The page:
FIG. 5 shows one variant of the legs and the bushing wherein each leg 80 of the movable plate 78 has a free end 80a of generally circular cross-section and the bushing 82 has a slide groove 82a complementary to the free end 80a of the respective leg 80. The guide rails 86 remain unchanged in their configuration and therefore are identical to those guide rails as illustrated in FIG. 2.
FIG. 6 depicts another variant of the legs and the bushing wherein each leg 90 of the movable plate 88 has a free end 90a of generally rectangular cross-section and the bushing 92 has a slide groove 92a complementary to the free end 90a of the respective leg 90. The guide rails 96 remain unchanged in their configuration and therefore are identical to those guide rails as illustrated in FIG. 2.
Operation of the fuel tank mount shown in FIG. 2 will now be set forth in detail. Normally, the movable plate 42 is set to the first position to keep the fuel tank in the in-use position. Under that state, the lock pin 52 is in an engagement with the lock hole 56 of the lock block 54, as indicated by a phantom line in FIG. 3, to prohibit the possibility of the movable plate 42 being inadvertently displaced out of the first position during regular operation of the forklift truck.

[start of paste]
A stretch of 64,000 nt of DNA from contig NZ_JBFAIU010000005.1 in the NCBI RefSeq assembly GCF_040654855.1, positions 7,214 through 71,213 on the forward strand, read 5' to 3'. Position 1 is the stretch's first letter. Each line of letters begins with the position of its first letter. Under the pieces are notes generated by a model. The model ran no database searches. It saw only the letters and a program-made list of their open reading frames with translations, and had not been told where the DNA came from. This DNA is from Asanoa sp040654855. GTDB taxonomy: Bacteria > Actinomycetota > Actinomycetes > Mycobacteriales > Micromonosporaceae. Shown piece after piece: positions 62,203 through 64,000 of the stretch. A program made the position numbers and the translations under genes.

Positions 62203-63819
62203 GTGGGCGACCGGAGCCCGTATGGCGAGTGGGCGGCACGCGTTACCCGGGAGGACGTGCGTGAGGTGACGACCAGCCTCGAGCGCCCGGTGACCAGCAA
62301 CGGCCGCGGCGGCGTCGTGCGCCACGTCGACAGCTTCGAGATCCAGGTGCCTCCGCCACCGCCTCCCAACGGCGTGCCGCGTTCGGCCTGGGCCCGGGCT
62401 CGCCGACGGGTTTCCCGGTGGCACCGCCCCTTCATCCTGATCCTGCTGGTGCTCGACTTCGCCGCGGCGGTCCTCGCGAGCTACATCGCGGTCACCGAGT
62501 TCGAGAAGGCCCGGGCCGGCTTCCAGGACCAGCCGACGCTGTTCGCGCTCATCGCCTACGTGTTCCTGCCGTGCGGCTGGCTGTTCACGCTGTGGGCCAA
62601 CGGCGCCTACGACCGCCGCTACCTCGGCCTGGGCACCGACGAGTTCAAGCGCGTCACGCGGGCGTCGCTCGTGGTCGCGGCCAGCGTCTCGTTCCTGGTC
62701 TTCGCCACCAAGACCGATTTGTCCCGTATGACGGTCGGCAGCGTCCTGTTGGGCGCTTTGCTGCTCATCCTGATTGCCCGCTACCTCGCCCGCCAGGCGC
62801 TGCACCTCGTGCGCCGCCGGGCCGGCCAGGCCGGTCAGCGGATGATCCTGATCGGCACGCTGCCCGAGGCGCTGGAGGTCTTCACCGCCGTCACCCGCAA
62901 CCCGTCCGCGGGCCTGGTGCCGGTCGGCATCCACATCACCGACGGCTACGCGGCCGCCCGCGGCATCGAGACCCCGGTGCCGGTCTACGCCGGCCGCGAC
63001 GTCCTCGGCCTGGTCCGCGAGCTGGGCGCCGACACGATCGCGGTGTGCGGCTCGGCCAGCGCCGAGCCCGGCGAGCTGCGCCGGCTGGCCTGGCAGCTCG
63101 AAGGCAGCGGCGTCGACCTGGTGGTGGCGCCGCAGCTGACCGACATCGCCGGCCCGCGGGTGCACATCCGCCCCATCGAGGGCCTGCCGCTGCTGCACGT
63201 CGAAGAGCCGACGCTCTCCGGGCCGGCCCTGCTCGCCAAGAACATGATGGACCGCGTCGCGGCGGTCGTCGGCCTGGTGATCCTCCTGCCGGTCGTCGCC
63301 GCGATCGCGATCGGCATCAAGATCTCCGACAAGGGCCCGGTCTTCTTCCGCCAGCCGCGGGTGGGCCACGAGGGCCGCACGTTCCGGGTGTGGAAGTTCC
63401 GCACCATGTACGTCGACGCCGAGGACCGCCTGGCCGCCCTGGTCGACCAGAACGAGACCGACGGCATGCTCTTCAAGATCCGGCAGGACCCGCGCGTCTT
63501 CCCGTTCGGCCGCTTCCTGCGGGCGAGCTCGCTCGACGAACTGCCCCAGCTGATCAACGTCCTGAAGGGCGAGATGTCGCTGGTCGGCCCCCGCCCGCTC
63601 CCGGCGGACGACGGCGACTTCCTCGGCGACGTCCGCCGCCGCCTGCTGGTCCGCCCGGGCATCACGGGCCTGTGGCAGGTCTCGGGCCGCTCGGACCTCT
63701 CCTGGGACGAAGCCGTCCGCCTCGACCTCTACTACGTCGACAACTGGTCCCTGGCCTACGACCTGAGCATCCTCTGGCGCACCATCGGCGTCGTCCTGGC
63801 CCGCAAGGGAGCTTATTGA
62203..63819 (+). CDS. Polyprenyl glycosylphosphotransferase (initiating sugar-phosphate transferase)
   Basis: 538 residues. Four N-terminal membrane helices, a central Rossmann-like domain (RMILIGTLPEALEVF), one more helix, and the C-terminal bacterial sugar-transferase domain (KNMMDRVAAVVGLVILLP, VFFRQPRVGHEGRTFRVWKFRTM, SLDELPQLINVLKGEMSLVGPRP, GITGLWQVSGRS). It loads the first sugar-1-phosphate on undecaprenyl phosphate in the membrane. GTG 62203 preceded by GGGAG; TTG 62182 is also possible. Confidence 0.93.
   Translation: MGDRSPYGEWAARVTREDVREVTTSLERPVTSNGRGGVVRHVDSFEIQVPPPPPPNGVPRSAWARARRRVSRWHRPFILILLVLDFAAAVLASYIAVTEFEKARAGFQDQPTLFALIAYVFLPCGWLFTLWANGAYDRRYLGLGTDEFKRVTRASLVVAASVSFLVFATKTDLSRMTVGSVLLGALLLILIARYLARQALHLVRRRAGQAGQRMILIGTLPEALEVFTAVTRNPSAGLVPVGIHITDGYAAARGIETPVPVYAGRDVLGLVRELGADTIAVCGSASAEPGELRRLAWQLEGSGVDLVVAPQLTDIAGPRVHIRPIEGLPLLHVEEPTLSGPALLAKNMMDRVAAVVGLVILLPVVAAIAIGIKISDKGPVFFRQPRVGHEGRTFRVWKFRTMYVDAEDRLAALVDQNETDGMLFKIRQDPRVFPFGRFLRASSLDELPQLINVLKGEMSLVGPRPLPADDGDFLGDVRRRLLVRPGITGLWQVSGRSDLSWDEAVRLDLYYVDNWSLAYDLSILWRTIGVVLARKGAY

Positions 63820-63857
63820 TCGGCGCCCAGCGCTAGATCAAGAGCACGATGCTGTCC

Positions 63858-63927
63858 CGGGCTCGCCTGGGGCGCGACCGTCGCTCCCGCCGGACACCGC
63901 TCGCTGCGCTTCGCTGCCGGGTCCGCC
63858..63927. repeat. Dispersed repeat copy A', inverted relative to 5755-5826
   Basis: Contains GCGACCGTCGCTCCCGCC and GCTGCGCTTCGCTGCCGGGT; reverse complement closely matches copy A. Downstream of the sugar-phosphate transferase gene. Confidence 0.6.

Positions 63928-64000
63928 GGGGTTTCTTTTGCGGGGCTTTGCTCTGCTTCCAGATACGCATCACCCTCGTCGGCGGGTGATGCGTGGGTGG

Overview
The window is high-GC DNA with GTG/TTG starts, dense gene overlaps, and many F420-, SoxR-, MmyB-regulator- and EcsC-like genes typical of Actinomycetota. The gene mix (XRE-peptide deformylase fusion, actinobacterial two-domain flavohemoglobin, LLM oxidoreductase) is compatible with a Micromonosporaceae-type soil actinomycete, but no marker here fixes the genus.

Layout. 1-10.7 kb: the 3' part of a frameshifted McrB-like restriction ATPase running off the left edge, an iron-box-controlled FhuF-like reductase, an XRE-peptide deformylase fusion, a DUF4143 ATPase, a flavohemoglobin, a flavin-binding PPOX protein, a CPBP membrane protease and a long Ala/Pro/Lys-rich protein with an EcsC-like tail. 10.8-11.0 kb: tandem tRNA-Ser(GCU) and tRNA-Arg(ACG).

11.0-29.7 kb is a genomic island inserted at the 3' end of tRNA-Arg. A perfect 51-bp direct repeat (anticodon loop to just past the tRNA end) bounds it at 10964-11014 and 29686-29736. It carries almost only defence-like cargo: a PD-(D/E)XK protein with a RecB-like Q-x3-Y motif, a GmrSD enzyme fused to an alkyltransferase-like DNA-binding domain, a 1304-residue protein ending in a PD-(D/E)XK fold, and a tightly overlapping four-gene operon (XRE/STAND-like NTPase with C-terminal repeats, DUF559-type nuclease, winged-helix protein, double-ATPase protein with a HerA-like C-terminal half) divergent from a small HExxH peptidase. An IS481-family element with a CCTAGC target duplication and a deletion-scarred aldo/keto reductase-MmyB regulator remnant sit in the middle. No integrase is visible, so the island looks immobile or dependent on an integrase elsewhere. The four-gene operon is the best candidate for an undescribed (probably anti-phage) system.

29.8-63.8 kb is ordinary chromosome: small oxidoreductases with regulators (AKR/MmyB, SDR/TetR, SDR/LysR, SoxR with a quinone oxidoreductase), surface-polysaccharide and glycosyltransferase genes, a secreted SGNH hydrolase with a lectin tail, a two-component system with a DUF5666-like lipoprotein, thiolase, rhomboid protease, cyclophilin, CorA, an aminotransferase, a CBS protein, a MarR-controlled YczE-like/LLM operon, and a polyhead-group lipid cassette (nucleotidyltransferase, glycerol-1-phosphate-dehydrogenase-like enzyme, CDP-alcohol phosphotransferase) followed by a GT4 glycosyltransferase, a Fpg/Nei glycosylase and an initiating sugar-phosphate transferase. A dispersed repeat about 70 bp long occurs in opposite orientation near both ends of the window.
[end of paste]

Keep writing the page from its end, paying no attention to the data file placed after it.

In the event that the engine should require a repair or maintenance, the lock pin 52 is manually pulled upwards out of the engagement with the lock hole 56 and subsequently rotated about its axis into a right angle position, as indicated by a solid line in FIG. 3. Releasing the lock pin 52 in this position will allow the head 52a thereof to be seated on the head rest block 62, with the tip of the lock pin 52 removed from the lock hole 56 of the lock block 54. The movable plate 42 is then pulled rearwardly to move from the first position to the second position along the guide rails 30. This will cause the fuel tank tied up with the bander 46 on the movable plate 42 to be brought into the out-of-use position. At the end of such backward sliding movement of the movable plate 42, the detent surface 72 thereof will come into abutment to the detent bolt 68 on the fixed plate 28, making sure that the movable plate 42 does not overrun past the second position, which would otherwise lead to the movable plate 42 being detached from the guide rails 30.